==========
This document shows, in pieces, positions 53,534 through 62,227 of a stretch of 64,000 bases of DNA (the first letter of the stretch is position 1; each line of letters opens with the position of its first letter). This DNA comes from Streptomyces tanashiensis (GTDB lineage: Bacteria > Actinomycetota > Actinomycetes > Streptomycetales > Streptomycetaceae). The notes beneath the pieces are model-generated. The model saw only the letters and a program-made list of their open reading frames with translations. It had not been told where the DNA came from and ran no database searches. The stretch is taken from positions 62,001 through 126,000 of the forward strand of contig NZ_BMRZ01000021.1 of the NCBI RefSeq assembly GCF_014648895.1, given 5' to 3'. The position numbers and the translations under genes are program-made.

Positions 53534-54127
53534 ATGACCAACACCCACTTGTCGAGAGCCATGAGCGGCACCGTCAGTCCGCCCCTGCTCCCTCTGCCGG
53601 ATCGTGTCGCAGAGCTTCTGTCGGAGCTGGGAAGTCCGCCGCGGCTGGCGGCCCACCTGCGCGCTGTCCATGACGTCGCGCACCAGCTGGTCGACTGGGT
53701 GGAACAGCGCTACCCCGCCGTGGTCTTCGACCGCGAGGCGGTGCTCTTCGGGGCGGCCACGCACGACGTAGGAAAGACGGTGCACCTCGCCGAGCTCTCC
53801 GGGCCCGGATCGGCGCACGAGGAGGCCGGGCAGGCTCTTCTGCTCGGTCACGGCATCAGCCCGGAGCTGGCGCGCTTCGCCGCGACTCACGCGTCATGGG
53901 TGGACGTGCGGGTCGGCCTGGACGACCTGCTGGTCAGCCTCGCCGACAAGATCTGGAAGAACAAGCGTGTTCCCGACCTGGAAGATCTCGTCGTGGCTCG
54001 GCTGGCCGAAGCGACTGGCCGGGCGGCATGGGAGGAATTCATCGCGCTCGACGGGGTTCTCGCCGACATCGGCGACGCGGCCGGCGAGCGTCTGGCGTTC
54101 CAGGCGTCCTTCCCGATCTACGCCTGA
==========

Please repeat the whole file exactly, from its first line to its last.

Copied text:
This document shows, in pieces, positions 53,534 through 62,227 of a stretch of 64,000 bases of DNA (the first letter of the stretch is position 1; each line of letters opens with the position of its first letter). This DNA comes from Streptomyces tanashiensis (GTDB lineage: Bacteria > Actinomycetota > Actinomycetes > Streptomycetales > Streptomycetaceae). The notes beneath the pieces are model-generated. The model saw only the letters and a program-made list of their open reading frames with translations. It had not been told where the DNA came from and ran no database searches. The stretch is taken from positions 62,001 through 126,000 of the forward strand of contig NZ_BMRZ01000021.1 of the NCBI RefSeq assembly GCF_014648895.1, given 5' to 3'. The position numbers and the translations under genes are program-made.

Positions 53534-54127
53534 ATGACCAACACCCACTTGTCGAGAGCCATGAGCGGCACCGTCAGTCCGCCCCTGCTCCCTCTGCCGG
53601 ATCGTGTCGCAGAGCTTCTGTCGGAGCTGGGAAGTCCGCCGCGGCTGGCGGCCCACCTGCGCGCTGTCCATGACGTCGCGCACCAGCTGGTCGACTGGGT
53701 GGAACAGCGCTACCCCGCCGTGGTCTTCGACCGCGAGGCGGTGCTCTTCGGGGCGGCCACGCACGACGTAGGAAAGACGGTGCACCTCGCCGAGCTCTCC
53801 GGGCCCGGATCGGCGCACGAGGAGGCCGGGCAGGCTCTTCTGCTCGGTCACGGCATCAGCCCGGAGCTGGCGCGCTTCGCCGCGACTCACGCGTCATGGG
53901 TGGACGTGCGGGTCGGCCTGGACGACCTGCTGGTCAGCCTCGCCGACAAGATCTGGAAGAACAAGCGTGTTCCCGACCTGGAAGATCTCGTCGTGGCTCG
54001 GCTGGCCGAAGCGACTGGCCGGGCGGCATGGGAGGAATTCATCGCGCTCGACGGGGTTCTCGCCGACATCGGCGACGCGGCCGGCGAGCGTCTGGCGTTC
54101 CAGGCGTCCTTCCCGATCTACGCCTGA